Two U.S. officials briefed on this latest intelligence from the region, Censor.NET reports citing Fox News.
Meanwhile, U.S. Navy Captain Jeff Davis told reporters a U.S. aircraft flying over Syria had to be rerouted to avoid a Russian fighter jet at least once.
"We have taken action to maintain safe separation," Davis said, adding that the U.S. aircraft "changed path a little bit." He did not disclose which type of U.S. aircraft was involved.
U.S. officials tell Fox News the drone encounters took place over ISIS-controlled Syria, including its de facto headquarters in Raqqa, as well as along the Turkish-Syrian border near Korbani. Another occurred in the northwest, near the highly contested city of Aleppo.
"The first time it happened, we thought the Russians got lucky. Then it happened two more times," said one official.
The U.S. military's MQ-1 Predator drone is not a stealth aircraft.
This development comes as Russia has moved some of its Mi-24 gunships and transport helicopters from an air base along the Mediterranean to another air base outside Homs, roughly 100 miles away. Russian ground forces, hundreds of Russian marines -- as well as four BM-30 Smerch rocket launchers capable of firing cluster munitions, mines as well as high explosive warheads -- are now in position to strike, but there is no evidence they have done so according to multiple defense officials. Infantry fighting vehicles and more a conventional artillery battery has also been seen by the intelligence community.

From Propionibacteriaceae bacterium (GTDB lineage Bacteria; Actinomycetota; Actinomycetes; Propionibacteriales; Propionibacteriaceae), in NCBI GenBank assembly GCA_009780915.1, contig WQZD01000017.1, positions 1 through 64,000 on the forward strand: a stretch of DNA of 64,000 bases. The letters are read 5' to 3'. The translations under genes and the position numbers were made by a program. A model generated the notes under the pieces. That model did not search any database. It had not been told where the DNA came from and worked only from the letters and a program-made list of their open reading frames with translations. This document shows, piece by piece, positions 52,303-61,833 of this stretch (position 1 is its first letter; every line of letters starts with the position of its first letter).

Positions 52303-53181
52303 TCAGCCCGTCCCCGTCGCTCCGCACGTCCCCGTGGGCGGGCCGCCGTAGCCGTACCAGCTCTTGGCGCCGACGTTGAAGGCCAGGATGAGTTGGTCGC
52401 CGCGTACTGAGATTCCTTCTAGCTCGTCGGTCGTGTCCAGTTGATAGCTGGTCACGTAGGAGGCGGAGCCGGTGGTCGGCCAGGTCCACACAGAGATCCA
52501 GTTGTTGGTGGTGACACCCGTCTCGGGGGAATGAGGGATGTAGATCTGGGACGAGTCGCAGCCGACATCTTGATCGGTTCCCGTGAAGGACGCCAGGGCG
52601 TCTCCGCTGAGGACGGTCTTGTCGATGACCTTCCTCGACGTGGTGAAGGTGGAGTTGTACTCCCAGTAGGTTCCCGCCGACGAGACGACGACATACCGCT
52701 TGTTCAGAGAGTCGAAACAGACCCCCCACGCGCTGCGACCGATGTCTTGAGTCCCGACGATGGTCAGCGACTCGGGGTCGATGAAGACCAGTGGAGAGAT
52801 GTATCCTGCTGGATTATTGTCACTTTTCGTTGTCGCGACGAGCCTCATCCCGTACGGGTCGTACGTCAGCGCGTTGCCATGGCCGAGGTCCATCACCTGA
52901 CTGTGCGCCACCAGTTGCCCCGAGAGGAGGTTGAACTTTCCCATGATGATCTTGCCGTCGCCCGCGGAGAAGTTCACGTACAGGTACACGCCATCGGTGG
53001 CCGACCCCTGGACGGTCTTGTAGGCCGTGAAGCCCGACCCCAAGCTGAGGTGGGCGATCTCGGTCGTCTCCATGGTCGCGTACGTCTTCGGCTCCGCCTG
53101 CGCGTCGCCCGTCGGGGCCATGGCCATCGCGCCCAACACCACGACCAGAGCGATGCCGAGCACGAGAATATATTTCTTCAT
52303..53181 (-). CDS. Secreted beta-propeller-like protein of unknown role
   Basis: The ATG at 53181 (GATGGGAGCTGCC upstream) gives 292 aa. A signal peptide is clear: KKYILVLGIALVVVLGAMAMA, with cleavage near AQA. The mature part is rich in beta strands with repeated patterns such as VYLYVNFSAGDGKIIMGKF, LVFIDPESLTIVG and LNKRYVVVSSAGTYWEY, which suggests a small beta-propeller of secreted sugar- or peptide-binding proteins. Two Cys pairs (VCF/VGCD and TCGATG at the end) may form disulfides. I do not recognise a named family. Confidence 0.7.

All these movements demonstrate the Russians are forming a "protective belt" around Latakia, the stronghold of Syrian President Bashar Assad, and are carrying out airstrikes against anti-Assad rebel forces, some backed by the CIA, to protect both regime and Russian interests, including a Russian naval base in Tartus established in the 70s.
Read more: Only two out of 57 Russian bombardments targeted ISIL, Turkish Prime Minister says
The Pentagon maintains the vast majority of strikes from its forward operating base at Bassel al-Assad airport in Latakia including some 30 fighter/bomber jets have been against Syrian opposition forces and not ISIS, and one official pushed back on Russian defense ministry claims on the number of strikes the Russians have launched.
"The Russians carried out only one half or at best a quarter of the strikes they claim to have conducted," said a senior military official.
"It is easy to see a predator on radar," said one official.
The Russians have not attempted to shoot down any of the U.S. drones, but instead have flown "intercept tracks," a doctrinal term meaning the Russians flew close enough to make their presence felt, according to one official.
One other official said, "the Russians flew very close, but did not impede the drone flight."
Related materials: War in Syria